August, 1861, under the efficient leadership of Colonel John L.

Chatfield, and was the third regiment furnished by the State of

Connecticut under the first call of the President for

volunteers for three years.  Its companies were organized in

the following localities: Company A, Putnam; Company B,

Hartford; Companies C, F, and K, New Haven; Company D,

Stamford; Company E, Waterbury; Company G, New Britain;

Companies H and I, Bridgeport.  It encamped at Oyster Point,

New Haven, and was mustered into the State service September 3,

1861, and into the United States service September 12th.


On September 17, 1861, the regiment, numbering one

thousand and eight (1,008) officers and men, left New Haven for

the seat of war, and arrived at Washington, D. C., September

19th, where it encamped on Meridian Hill, and was brigaded with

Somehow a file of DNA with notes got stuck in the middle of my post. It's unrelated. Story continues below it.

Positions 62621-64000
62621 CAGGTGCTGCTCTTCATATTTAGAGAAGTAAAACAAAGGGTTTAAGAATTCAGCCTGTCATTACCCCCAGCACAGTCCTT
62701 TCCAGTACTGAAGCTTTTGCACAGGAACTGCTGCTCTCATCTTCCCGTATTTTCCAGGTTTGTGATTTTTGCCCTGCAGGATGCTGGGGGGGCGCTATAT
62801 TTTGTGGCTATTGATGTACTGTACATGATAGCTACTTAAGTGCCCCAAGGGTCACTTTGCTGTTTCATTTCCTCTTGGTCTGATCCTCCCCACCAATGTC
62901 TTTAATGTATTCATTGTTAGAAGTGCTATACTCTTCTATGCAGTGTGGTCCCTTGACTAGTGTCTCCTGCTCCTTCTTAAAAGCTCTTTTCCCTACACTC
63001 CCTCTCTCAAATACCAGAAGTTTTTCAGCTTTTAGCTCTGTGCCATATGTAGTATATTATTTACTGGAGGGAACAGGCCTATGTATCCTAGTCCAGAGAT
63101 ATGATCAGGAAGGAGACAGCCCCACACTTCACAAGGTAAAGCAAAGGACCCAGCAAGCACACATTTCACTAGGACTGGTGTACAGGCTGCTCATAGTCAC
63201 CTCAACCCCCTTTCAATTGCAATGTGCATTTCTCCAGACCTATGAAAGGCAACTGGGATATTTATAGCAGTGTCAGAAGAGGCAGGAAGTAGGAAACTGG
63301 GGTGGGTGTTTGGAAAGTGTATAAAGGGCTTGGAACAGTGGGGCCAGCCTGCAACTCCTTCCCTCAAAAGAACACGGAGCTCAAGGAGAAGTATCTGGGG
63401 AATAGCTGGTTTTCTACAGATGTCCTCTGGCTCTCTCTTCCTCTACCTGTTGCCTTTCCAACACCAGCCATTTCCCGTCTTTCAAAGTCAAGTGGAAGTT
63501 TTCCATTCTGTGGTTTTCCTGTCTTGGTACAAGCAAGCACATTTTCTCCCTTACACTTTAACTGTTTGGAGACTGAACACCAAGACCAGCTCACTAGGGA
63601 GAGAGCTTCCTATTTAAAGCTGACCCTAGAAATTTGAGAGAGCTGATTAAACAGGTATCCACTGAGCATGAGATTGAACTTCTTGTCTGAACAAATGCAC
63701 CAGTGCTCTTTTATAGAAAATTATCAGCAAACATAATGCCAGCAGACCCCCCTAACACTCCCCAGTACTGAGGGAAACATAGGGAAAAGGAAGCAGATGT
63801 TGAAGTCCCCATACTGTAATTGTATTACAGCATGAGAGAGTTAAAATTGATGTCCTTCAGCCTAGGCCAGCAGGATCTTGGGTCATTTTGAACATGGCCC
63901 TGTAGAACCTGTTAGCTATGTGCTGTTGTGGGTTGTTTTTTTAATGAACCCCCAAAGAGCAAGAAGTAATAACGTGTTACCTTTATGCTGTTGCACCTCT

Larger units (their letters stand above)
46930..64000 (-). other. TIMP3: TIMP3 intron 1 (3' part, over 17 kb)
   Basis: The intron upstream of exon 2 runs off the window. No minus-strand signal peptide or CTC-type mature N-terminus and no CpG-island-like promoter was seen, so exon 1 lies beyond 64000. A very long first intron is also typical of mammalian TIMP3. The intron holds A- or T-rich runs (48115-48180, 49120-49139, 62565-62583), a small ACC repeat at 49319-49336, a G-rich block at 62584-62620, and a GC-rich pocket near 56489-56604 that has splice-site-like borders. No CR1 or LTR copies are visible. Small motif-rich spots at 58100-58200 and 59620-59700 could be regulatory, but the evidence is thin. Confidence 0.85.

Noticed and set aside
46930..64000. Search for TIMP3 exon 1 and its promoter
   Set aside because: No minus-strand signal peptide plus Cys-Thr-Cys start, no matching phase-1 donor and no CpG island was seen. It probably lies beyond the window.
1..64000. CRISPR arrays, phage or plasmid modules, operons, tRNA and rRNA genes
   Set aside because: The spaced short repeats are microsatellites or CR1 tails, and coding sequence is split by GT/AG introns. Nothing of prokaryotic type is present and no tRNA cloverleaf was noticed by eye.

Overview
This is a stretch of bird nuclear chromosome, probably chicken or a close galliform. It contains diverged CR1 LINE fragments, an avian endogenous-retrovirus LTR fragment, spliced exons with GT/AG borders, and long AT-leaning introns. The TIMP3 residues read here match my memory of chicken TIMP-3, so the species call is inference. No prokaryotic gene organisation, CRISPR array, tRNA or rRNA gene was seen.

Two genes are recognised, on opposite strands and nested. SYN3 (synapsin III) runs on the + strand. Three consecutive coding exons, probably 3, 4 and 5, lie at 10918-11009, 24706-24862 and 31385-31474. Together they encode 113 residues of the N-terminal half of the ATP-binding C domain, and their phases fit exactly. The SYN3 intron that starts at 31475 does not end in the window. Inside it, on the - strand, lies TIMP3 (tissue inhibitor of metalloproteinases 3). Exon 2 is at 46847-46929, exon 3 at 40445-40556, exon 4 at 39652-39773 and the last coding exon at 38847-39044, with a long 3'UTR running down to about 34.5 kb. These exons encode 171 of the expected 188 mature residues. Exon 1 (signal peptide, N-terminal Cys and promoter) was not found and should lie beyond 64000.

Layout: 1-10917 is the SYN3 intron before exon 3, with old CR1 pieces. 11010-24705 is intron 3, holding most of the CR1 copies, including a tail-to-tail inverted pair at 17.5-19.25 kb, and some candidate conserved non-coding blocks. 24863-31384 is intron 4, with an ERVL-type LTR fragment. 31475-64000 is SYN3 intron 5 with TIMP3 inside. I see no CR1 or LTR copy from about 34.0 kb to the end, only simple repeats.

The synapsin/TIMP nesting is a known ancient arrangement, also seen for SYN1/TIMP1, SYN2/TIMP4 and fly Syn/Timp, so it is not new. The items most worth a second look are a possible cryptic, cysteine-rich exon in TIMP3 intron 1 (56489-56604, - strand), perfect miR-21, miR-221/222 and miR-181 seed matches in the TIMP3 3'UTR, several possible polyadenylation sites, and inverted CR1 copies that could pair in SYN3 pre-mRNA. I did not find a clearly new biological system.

the Seventh Connecticut Volunteers and Third and Fourth New

Hampshire Volunteers, under command of Brigadier-General H. G.

Wright, afterwards commander of the Sixth Army Corps.


The twenty days of camp life here was a period of

unceasing drill and discipline, only broken by a visit to the

camp of Abraham Lincoln, President of the United States, upon a

tour of inspection.


October 8, 1861, the regiment left Washington for

Annapolis, Md., where it joined the forces then being organized

under Gen. W. T. Sherman of the army, and Admiral Dupont of the

navy, for an expedition to the Southern coast.  On October

19th, this expedition, being then the largest land and naval